Overall the Egyptian people wanted fundamental change—a break from the past characterized by the subordinate partnership with the United States and the State of Israel—a political relationship that has left the majority of Egyptians in poverty and without national pride and dignity. Yet the split between the Islamists and the secular parties and coalitions have only been sharpened through the rule of Morsi and the FJP.

The Character of the Opposition Forces

Within the secular opposition parties and coalitions there is by no means political and ideological uniformity. There are the more liberal figures and strata, represented broadly by Mohamed ElBaradei and Amr Moussa, who have a strong link to the NDP of the past but with a degree of international legitimacy through institutions such as the United Nations and the Arab League.

Then there are the more left forces, although fragmented as well, appear to want more fundamental political and economic change. The founder of the April 6 Movement, Ahmed Maher, says that the referendum is totally illegitimate and is designed to curtail fundamental rights that should be guaranteed under any genuine revolutionary government.

According to Ahram Online, “Many opposition forces and activists have denounced the draft constitution as ‘illegitimate,’ having been drawn up by a largely controversial Islamist constituent assembly, which saw fifteen—the majority of which were non-Islamist—of its 100 members withdraw.” (December 10) This opposition to the November 22 decree and the proposed December 15 referendum has been evident in the judiciary which has been split over the legality as well as their participation in the upcoming constitutional vote.

The most noted coalition of opposition forces, the National Front for the Salvation of the Revolution (NSF), was formed on November 24 in the aftermath of the decree issued by Morsi. It includes a range of parties such as the Egyptian Popular Current, al-Dustour, al-Tahammu, Free Egyptians, New Wafd, Democratic Front, the Egyptian Social Democratic Party, Nasserist Democratic Party and the Conference Party. (BBC News, December 10)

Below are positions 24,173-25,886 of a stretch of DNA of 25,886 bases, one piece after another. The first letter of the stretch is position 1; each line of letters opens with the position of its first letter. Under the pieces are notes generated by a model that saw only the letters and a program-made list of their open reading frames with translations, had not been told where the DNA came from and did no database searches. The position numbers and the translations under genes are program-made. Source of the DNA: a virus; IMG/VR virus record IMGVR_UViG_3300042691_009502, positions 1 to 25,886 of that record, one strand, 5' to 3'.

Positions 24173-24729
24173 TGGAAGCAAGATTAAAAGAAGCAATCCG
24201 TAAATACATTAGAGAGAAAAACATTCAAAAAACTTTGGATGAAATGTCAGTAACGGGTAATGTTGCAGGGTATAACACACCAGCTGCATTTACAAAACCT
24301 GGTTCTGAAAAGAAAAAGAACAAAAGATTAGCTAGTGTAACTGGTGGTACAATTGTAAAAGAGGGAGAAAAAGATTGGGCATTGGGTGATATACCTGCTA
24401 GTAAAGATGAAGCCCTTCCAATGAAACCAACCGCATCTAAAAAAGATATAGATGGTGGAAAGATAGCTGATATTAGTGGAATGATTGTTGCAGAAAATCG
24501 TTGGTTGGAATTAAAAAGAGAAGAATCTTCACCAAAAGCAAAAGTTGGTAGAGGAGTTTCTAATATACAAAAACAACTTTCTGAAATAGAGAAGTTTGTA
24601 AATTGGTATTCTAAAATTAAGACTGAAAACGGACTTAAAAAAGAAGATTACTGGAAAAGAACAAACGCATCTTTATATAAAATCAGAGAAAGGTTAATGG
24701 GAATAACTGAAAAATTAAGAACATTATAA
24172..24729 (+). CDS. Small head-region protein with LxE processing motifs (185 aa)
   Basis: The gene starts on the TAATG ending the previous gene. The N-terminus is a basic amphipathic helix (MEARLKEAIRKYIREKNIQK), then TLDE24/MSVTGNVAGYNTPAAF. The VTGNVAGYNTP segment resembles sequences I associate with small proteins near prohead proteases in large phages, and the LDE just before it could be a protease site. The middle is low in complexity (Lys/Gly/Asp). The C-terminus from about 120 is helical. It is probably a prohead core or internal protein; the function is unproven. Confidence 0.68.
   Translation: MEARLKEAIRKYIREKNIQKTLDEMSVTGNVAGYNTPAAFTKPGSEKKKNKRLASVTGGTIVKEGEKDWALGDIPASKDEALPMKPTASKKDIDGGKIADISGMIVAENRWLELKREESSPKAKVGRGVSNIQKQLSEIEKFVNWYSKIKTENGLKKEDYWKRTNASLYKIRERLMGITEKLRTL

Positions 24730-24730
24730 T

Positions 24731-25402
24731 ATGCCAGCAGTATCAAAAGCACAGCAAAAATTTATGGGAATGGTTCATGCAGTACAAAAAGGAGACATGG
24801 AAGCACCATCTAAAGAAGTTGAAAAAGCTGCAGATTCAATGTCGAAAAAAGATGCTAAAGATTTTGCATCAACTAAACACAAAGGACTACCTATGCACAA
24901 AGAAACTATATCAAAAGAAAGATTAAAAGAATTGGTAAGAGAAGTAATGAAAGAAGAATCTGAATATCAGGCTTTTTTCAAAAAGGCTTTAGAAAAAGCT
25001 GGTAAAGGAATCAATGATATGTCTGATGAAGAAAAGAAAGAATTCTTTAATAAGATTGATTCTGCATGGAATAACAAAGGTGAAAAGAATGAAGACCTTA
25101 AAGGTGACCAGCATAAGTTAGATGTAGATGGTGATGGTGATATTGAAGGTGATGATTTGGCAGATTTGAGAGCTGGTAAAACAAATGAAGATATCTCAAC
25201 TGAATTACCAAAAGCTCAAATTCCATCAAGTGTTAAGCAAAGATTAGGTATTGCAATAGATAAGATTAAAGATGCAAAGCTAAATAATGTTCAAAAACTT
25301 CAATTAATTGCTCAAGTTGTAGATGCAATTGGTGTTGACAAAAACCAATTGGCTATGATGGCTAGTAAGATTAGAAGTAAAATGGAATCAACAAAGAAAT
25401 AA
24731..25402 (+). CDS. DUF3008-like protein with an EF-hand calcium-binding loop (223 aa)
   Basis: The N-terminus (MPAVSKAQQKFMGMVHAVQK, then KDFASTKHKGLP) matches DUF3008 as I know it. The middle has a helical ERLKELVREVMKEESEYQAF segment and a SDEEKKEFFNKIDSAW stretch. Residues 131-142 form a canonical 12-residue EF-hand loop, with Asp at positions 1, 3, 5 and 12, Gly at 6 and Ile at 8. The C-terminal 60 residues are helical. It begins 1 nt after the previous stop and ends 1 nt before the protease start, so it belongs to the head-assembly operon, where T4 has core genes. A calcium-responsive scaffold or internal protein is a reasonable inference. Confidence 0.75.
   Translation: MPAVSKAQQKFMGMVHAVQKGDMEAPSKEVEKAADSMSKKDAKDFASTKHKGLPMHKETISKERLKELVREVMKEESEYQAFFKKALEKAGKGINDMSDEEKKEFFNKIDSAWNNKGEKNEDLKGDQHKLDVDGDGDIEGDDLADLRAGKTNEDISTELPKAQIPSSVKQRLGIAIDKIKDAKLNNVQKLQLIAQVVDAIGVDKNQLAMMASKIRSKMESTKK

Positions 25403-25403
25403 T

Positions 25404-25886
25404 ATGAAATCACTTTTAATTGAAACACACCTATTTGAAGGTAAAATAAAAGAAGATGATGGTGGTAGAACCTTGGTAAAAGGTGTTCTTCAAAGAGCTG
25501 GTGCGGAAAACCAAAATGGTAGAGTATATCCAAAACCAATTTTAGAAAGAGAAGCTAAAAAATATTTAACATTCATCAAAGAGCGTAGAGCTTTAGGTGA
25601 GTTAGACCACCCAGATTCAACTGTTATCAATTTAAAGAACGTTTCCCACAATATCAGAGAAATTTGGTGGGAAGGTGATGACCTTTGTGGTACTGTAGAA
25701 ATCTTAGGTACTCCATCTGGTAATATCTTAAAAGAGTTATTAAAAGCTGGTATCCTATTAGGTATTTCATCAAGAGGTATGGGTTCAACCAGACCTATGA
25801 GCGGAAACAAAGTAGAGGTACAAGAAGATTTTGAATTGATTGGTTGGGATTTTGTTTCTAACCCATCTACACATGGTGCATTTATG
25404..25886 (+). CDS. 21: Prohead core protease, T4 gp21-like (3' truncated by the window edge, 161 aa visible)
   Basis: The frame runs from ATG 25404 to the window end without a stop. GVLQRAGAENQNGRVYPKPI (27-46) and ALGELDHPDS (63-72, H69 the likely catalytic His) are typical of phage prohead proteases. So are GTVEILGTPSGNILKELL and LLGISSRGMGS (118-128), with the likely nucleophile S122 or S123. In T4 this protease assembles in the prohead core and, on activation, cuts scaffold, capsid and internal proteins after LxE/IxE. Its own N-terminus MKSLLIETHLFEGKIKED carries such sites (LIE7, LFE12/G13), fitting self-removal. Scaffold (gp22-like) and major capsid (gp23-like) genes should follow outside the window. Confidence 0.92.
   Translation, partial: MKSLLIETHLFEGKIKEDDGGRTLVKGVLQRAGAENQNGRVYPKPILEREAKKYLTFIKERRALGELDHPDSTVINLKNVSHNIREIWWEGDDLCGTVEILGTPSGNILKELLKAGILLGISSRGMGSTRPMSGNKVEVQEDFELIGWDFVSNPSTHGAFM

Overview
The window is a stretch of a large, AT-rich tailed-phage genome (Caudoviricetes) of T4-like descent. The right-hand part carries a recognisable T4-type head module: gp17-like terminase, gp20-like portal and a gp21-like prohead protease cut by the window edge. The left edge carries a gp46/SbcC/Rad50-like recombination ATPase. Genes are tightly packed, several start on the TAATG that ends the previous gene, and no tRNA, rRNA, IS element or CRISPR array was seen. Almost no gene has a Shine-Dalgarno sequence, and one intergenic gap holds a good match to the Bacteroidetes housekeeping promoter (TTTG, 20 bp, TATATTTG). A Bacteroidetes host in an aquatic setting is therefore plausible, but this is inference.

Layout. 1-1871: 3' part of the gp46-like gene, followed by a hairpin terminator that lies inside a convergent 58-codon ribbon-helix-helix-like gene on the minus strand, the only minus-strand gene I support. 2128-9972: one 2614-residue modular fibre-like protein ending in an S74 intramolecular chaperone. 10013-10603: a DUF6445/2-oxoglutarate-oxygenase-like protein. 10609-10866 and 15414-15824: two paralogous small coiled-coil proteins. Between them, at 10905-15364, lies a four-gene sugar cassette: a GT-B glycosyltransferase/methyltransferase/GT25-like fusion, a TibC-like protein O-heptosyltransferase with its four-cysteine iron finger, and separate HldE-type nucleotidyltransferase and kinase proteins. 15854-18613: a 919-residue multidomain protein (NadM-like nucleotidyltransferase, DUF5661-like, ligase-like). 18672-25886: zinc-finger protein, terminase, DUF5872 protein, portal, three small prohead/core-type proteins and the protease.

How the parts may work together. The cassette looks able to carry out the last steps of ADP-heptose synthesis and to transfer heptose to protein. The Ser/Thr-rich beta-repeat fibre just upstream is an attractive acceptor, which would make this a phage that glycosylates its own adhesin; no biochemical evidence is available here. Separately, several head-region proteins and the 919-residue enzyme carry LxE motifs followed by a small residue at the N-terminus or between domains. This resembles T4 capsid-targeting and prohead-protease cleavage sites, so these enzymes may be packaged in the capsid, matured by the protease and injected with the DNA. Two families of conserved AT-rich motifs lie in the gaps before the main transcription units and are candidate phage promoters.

This coalition embodies three high profile political figures: Mohammed ElBaradei, who is the former head of the International Atomic Energy Agency (IAEA), Amr Moussa, the former secretary general of the Arab League and Hamdeen Sabahi, a Nasserist who came in third in the first round of the presidential race. ElBaraedei told the international press at the founding of the NSF that “We will have to continue to escalate our level of expressing resistance, peaceful disobedience.”

Later the NSF accused President Morsi of “trying to impose a constitution monopolized by one trend and is the furthest from national consensus, produced in a farcical way.” The NSF has rejected as well participation in the December 15 referendum.

NSF spokesperson Sameh Ashour said that organizing such a vote in the midst of mass opposition and political unrest “in a state of seething and chaos” was “reckless and flagrantly absent of responsibility, risking to drive the country into violent confrontations that endanger its national security.” The NSF rejected Morsi’s call for dialogue and has continued to demand that the referendum be cancelled.

This front also consists of other parties and coalitions including the Farmers General Syndicate, the Socialist Popular Alliance Party, National Association for Change, National Progressive Unionist Party, the Socialist Party of Egypt and the Revolutionary Socialists. Some of the members of the NSF have undergone criticisms from within that the coalition embodies remnants of the former NDP ruling party.

Youth and student members of the Constitution Party, Socialist Popular Alliance, and the Popular Current have objected to the presence of what they call feloul, or former members of the Mubarak regime.